Some were a little too excited about getting involved. A middle-aged man with a shaved head, who said he was born in Medellín, the home turf of Colombian kingpin Pablo Escobar, claimed to know little about El Chapo despite getting most of his news from Telemundo. Cogan later told the attorneys in the case that a juror had approached a courtroom security officer and asked if he could get El Chapo’s autograph. The bald Colombian confessed to being the culprit, explaining that he was “a bit of a fan.” He, too, was dismissed.

A few seemed to legitimately have no clue about El Chapo or the Sinaloa cartel. Most people were at least vaguely familiar with his prison escapes and his smuggling tunnels beneath the border. A few had heard about his meeting with the actors Sean Penn and Kate del Castillo. A couple, including two who were selected for the jury, had heard about a lavish birthday party that El Chapo’s wife had thrown recently for his 7-year-old twin daughters.


Listen to Episode 2 of "Chapo: Kingpin on Trial":

Cogan asked everyone if they could put aside what they had heard about El Chapo and judge the case solely by the evidence. On several occasions, Cogan tried to plant doubts in the minds of prospective jurors about the accuracy of what they had read in the media.

“You understand there’s a lot stuff that comes out in the public that can be — not to overuse the phrase — but some of it can be fake news,” Cogan told one juror. He said to another, “Sometimes journalists make mistakes, and you can’t believe everything you read in the paper.”

The most common thread among the jurors was they had seen episodes of the show “Narcos” on Netflix. The show is about Pablo Escobar, and more than a few people seemed to confuse one infamous drug lord with another. One young woman, who was among those selected for the jury, said she’d watched four episodes. When asked what she remembered, she replied, “Honest answer? The DEA guy on the show is good-looking.”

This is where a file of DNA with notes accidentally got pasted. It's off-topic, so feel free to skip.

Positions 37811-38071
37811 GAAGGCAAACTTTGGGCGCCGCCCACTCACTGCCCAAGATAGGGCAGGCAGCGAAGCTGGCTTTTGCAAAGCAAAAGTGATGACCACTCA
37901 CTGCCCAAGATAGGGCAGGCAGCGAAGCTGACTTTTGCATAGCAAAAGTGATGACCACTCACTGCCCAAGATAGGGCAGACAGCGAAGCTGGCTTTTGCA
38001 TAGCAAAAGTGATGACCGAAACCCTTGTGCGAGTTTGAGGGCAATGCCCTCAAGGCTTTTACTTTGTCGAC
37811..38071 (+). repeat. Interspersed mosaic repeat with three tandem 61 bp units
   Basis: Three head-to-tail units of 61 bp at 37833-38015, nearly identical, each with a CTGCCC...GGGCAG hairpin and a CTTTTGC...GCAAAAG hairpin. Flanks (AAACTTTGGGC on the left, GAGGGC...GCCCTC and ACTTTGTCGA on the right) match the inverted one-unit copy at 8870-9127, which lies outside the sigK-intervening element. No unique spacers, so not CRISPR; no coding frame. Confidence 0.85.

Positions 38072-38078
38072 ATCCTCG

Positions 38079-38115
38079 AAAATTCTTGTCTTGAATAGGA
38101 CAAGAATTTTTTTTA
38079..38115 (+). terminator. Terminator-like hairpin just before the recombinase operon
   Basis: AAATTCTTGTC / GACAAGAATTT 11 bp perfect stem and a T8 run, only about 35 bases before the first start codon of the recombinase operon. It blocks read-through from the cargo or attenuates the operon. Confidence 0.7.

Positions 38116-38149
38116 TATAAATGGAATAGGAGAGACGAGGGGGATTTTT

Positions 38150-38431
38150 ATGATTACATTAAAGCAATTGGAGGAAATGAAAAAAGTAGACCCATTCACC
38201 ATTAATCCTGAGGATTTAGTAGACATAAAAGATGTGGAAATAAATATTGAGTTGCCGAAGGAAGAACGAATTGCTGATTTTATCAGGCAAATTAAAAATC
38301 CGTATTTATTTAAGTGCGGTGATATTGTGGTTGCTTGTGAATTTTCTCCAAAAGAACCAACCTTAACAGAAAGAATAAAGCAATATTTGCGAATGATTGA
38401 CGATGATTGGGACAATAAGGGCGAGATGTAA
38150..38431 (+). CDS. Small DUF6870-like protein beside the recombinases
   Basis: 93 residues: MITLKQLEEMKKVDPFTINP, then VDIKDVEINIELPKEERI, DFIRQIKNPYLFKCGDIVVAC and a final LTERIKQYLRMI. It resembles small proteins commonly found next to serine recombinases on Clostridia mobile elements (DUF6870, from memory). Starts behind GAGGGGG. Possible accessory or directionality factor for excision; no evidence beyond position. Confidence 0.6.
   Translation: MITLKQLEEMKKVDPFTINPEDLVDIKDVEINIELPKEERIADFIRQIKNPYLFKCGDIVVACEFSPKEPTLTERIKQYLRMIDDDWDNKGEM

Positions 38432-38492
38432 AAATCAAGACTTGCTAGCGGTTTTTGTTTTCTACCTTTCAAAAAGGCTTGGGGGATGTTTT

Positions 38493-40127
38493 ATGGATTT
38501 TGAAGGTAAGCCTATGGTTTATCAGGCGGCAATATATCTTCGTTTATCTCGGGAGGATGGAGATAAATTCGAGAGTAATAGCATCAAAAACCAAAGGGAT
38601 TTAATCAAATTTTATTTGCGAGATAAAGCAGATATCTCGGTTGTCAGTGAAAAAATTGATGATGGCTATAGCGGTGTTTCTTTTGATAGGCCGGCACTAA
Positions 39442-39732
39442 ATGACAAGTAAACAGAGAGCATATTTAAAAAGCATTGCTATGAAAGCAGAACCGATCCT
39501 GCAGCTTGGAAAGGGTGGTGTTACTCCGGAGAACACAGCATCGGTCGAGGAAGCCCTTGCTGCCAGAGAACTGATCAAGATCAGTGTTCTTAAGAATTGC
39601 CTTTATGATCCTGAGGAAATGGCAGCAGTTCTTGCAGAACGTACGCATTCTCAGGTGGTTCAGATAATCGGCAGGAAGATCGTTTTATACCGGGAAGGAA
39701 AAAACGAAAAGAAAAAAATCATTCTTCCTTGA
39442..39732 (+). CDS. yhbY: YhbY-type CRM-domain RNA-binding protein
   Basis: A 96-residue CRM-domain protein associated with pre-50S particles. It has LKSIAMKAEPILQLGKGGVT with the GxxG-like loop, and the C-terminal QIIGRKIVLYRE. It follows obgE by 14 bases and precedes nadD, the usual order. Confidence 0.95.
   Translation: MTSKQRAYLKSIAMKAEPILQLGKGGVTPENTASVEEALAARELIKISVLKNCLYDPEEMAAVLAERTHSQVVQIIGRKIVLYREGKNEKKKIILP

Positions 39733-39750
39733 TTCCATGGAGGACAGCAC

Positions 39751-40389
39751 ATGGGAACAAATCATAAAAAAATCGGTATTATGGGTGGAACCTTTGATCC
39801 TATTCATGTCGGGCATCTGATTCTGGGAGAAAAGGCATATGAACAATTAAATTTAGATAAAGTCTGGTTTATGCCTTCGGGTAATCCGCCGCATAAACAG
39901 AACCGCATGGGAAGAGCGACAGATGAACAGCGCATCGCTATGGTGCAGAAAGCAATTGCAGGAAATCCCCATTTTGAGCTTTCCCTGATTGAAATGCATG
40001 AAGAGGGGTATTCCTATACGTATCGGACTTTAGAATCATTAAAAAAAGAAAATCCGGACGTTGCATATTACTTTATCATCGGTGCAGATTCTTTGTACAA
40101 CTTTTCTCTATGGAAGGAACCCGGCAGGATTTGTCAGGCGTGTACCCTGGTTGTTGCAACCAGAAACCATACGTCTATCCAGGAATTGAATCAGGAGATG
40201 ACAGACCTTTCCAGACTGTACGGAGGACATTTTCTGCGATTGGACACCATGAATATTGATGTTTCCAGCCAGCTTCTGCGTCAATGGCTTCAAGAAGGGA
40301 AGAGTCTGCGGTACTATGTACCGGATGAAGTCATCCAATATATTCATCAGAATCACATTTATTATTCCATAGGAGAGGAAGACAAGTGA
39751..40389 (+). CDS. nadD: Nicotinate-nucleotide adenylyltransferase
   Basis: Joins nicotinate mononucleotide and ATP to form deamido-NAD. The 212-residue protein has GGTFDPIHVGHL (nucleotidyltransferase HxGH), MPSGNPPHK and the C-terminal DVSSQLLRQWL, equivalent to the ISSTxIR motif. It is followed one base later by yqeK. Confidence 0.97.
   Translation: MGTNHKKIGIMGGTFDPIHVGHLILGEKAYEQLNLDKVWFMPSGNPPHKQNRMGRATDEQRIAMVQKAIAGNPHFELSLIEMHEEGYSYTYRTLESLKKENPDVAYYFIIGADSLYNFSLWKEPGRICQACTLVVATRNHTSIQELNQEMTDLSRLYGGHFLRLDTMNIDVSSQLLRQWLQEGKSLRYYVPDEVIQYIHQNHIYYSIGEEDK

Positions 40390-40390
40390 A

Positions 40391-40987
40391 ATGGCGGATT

R ead: Our podcast could "derail" jury selection, prosecutors say.

There were many moments of absurdity. A young man with a bushy ponytail who said he was “an official Michael Jackson impersonator” was excused because the judge was worried his unique profession would lead to his identity being revealed. One of El Chapo’s lawyers made a joke about doing the moonwalk as he shuffled out of the courtroom.


Another man, a white guy with a goatee and long blond hair, said that he’d heard of El Chapo because his local deli in New York had a sandwich named after him on the menu. He described it as being lox, cream cheese, capers, and something “a little spicy” on a bagel. “I don’t know why it’s called the El Chapo but it’s delicious,” he said. The man was later dismissed when he expressed health concerns about a family member, and told the judge that he was worried the deli workers would be able to identify him based on his order.

The process provided a microcosm of New York City. There was one Trump supporter, but most potential jurors were left-leaning. More than a dozen people expressed support for legalizing marijuana and other drugs but said they could put their beliefs aside and convict El Chapo of drug offenses. Many were immigrants, including women from Poland and Ethiopia who were ultimately selected for the jury. A South Asian man was also among those selected.

Only one person, a middle-aged white man with a shaved head, was a supporter of President Trump. Asked about Trump’s views on immigrants, the man responded, “I don’t think the president is a racist guy at all.”

One lawyer then asked in reference to El Chapo, “You don’t think he’s a bad hombre?”

“I really don’t know much about him,” the man replied.

Read: The case against El Chapo: Drugs, murder, and some guys Trump calls "flippers"


In the end, seven women and five men were selected for the jury. Another four women and two men were selected as alternates.Three are fluent Spanish speakers, and a fourth said she speaks a little bit. Most said they knew a little something about El Chapo but not many details. Several have connections to law enforcement, including a woman with a son in the NYPD, a man who's a retired corrections officer, a man who lives with a cousin who's an NYPD officer, and a woman who has relatives who work for the Department of Homeland Security.

Cogan opted to wait until next Tuesday to swear in the jury, until just before the defense and prosecution will give their opening statements. He said he was concerned that some jurors would get cold feet and try to find a way out of serving.

Five minutes after he left the courtroom, he returned to say that exactly that had already happened. He explained that a woman had wept and said she was afraid people would find out she’d been picked for the jury. The judge and attorneys for both sides agreed she should be forced to stay, otherwise it would set a precedent. She remains on the jury, at least for now.

In his parting words to the jurors, Cogan tried to offer reassurances.

“I’ll see you back here Tuesday,” the judge said, “for what I do believe will be a very interesting experience for all of you.”